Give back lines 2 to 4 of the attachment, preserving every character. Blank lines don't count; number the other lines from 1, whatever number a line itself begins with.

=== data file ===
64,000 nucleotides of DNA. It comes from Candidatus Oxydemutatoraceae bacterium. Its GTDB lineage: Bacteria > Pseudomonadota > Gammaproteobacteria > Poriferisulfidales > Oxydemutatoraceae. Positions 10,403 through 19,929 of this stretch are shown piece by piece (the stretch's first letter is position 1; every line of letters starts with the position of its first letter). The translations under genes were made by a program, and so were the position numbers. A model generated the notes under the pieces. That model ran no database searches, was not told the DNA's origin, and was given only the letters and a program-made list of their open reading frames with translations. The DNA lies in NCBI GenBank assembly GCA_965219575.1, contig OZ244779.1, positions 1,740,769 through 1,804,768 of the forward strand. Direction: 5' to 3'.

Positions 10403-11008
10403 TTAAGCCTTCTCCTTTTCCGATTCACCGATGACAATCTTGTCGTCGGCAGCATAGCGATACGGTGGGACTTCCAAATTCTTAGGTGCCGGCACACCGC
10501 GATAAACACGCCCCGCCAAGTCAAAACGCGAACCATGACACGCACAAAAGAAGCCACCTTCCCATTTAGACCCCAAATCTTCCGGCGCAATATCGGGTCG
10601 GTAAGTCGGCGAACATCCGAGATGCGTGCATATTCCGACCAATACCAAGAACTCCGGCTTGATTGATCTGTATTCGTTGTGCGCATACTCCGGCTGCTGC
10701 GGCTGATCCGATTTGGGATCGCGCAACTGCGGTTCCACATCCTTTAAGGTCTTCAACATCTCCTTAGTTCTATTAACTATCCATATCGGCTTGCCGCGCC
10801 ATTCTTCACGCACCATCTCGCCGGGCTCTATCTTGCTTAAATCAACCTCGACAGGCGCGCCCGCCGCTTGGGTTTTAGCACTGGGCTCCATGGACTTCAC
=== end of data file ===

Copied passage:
Positions 10403-11008
10403 TTAAGCCTTCTCCTTTTCCGATTCACCGATGACAATCTTGTCGTCGGCAGCATAGCGATACGGTGGGACTTCCAAATTCTTAGGTGCCGGCACACCGC
10501 GATAAACACGCCCCGCCAAGTCAAAACGCGAACCATGACACGCACAAAAGAAGCCACCTTCCCATTTAGACCCCAAATCTTCCGGCGCAATATCGGGTCG